Greatest or grating?

'Antichrist' director defends his film and style

Declaring himself "the world's greatest director," Lars von Trier defended his enfant terrible title with aplomb at a Monday news conference for his In Competition "Antichrist."

The presser started with a shouting match between Daily Mail columnist Baz Bamigboye and other members of the media, with Bamigboye demanding von Trier "explain and justify" the explicit sexual gore in his film and another journalist in the audience yelling: "He's an artist; you're not. He doesn't have to explain anything!"

Von Trier didn't. The Dane maintained his autistic savant persona, deliberately avoiding any explanation of "Antichrist" and alternately mocking or dismissing his interrogators.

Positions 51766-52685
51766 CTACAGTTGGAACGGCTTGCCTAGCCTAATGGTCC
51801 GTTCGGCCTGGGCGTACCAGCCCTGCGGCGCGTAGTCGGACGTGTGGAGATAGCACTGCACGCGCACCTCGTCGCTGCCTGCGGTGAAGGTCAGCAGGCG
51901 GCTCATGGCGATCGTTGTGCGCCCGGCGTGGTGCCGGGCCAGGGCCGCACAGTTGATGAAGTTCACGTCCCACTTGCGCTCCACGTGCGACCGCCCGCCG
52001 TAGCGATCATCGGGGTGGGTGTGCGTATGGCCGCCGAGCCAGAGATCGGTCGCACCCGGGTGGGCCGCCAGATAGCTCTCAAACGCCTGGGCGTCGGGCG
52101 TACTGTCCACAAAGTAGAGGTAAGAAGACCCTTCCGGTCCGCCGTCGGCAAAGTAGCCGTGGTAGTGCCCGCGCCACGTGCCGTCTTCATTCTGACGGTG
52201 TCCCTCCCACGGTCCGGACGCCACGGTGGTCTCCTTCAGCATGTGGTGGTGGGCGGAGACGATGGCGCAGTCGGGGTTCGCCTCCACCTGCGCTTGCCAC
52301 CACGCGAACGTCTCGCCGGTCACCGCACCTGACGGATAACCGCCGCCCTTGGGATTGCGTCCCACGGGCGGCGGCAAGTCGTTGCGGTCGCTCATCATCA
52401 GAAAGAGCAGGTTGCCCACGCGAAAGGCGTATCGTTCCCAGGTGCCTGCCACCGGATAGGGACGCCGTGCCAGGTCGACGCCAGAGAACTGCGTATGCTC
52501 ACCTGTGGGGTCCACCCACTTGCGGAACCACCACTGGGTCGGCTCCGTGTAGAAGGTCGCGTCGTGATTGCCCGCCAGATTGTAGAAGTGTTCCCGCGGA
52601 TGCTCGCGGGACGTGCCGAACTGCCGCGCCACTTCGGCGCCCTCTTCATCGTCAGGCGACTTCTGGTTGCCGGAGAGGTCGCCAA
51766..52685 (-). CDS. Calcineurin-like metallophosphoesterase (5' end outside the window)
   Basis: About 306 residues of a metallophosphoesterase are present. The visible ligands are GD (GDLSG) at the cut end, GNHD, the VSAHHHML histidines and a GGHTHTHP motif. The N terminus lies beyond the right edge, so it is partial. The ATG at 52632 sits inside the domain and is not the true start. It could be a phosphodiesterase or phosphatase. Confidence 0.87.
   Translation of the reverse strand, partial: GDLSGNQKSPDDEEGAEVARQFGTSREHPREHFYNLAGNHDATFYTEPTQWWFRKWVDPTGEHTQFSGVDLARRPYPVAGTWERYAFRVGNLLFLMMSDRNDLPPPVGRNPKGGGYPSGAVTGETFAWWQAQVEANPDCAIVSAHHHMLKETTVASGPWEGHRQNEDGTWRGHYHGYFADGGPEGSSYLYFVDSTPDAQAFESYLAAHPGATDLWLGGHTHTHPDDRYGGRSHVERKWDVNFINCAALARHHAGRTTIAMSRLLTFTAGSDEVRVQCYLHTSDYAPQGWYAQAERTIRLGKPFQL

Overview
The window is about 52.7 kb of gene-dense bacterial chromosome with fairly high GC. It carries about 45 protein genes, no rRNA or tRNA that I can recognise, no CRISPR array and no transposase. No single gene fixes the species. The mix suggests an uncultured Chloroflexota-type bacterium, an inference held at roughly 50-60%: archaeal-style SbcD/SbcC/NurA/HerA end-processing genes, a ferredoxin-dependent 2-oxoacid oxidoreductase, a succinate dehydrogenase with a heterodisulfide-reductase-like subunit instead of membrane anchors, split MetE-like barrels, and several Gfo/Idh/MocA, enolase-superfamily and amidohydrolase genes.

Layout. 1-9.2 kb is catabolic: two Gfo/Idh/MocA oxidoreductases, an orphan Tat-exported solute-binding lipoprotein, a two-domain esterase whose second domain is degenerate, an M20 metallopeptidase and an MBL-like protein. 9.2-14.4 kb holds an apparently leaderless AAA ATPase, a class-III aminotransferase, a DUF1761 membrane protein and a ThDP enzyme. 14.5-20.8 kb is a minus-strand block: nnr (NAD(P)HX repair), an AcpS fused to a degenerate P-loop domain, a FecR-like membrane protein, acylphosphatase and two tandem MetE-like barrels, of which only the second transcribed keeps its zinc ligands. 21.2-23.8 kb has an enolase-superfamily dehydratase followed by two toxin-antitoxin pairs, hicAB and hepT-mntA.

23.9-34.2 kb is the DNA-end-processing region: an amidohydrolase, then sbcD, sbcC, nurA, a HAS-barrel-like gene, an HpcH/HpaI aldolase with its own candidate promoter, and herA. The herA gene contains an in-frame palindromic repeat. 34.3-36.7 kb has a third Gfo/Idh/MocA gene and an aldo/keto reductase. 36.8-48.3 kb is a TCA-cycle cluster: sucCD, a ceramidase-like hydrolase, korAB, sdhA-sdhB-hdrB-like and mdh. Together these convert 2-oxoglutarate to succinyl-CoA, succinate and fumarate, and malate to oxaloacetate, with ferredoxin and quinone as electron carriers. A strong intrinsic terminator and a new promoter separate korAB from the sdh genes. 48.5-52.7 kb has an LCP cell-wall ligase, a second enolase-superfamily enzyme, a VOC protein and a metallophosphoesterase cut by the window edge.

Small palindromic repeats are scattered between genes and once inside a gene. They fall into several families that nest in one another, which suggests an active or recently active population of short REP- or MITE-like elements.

"I don't have to explain anything. You are all my guests here, not the other way around," he said. "Anyway, I don't think about the audience when I make a film. I don't care. I make films for myself."

Von Trier did defend his use of nausea-inducing imagery — including a bloody masturbation scene and a leg-drilling sequence that could have been cribbed from the "Saw" franchise — as artistic "honesty," saying that to leave them out the shockers would have been "like lying."

He also said he wasn't playing a joke on the audience but meant everything — from the film's talking fox to a closing dedication to Russian director Andrei Tarkovsky, which drew howls of laughter at the previous night's press screening — to be taken seriously.

As always, von Trier tried to have it both ways, joking that it was "a bit of a pity" one can't actually kill people on screen and putting the blame for the most extreme scenes on lead actress Charlotte Gainsbourg.

"Charlotte took it too far. I tried to, but I just couldn't stop her," he quipped. (partialdiff)
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